*The information is comprehensive.
*The information is very specific. Example: The tables inform you as to which pesticides are most suitable for a given pest (cross referenced to a table of illustrations) and when to spray for them.
*The information is both usable and generic. For example: The advice on fertilizing recommends that the grower adjust the amount of fertilizer to match a target annual growth rate (length of shoot extension). That technique compensates for differences in soil type, rootstock, cultivar, etc. Basically, it teaches the grower how to pay attention to their trees.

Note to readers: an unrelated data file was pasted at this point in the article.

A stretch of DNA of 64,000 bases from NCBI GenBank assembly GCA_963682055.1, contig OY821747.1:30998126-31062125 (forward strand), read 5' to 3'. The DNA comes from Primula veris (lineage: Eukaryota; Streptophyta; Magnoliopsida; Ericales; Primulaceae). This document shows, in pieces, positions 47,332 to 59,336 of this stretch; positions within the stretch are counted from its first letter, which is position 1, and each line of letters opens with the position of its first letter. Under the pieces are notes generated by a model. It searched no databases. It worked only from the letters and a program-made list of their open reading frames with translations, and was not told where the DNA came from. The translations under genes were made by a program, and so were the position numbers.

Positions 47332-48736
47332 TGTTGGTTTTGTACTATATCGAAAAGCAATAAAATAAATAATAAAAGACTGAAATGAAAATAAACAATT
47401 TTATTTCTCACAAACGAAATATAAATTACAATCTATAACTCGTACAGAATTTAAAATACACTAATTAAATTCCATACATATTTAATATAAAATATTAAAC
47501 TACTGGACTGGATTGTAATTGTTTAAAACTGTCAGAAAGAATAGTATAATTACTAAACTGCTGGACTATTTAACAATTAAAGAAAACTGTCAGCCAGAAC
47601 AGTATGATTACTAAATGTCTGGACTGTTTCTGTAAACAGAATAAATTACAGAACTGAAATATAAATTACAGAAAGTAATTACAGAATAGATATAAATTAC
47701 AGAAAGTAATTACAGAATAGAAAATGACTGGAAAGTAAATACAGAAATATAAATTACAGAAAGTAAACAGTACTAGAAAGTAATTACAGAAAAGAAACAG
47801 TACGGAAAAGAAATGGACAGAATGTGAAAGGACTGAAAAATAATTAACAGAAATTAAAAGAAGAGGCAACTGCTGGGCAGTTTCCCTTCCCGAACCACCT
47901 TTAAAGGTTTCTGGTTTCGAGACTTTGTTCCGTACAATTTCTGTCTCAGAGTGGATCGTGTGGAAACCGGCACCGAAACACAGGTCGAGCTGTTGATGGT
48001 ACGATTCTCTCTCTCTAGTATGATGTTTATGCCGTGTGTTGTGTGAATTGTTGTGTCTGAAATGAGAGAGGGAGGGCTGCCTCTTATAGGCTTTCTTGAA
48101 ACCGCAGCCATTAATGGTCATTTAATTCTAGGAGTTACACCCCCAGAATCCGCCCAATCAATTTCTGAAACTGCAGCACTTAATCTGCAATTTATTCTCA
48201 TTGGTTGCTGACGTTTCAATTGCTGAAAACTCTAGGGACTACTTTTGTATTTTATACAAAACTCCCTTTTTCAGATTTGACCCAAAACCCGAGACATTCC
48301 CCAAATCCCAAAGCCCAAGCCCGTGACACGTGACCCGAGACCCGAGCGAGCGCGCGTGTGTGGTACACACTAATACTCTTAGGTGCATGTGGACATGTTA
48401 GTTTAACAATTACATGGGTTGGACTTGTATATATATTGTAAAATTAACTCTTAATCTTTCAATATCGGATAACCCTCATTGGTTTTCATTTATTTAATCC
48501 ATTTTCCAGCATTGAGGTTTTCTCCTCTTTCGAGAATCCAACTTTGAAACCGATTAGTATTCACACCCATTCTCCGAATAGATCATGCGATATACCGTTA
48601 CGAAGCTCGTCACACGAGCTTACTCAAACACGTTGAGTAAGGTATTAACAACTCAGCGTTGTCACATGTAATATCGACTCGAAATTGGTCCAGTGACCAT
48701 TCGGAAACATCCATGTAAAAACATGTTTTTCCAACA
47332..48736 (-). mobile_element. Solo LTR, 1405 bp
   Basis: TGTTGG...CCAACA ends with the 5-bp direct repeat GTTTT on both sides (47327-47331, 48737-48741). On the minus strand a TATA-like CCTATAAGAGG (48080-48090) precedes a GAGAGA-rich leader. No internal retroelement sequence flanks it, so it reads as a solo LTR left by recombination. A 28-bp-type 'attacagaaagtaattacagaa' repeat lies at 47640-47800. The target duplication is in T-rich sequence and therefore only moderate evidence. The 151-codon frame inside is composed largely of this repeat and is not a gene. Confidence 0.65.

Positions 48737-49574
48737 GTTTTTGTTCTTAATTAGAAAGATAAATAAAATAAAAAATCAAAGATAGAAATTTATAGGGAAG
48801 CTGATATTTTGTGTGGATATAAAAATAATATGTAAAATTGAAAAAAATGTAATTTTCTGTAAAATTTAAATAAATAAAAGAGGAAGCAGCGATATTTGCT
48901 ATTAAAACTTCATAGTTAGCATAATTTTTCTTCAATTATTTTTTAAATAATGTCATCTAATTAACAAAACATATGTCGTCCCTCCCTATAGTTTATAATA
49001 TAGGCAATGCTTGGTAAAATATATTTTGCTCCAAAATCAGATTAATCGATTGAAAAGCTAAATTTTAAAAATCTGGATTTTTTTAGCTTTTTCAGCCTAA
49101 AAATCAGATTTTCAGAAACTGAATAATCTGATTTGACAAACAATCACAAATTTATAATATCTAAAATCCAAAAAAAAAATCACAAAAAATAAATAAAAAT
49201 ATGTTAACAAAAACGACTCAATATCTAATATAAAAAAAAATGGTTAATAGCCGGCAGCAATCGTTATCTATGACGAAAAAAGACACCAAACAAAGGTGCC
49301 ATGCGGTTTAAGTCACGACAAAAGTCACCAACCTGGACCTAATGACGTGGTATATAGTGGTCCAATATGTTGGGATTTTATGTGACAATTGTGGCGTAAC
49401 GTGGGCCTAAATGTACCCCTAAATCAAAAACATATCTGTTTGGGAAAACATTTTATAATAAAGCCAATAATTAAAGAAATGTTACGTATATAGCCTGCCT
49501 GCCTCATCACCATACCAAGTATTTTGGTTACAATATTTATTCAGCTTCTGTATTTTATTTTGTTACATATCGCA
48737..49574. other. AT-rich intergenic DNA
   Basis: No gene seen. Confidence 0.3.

*Illustrations are more functional than artistic. Not always a drawback.
*The very specific nature of the advice limits it. The book was published in 1995. The regulation status (and availability) of pesticides can change from year-to-year. New disease-resistant cultivars are released annually.
*Lists of fruit cultivars will seem a little sketchy to the rabid fruit growing enthusiast.
*Buy this book if you live in the area bounded by Maine, Montana, Colorado, and North Carolina and you can only afford one book on growing tree-fruits.
*Do not buy this book if you want a "coffee-table book."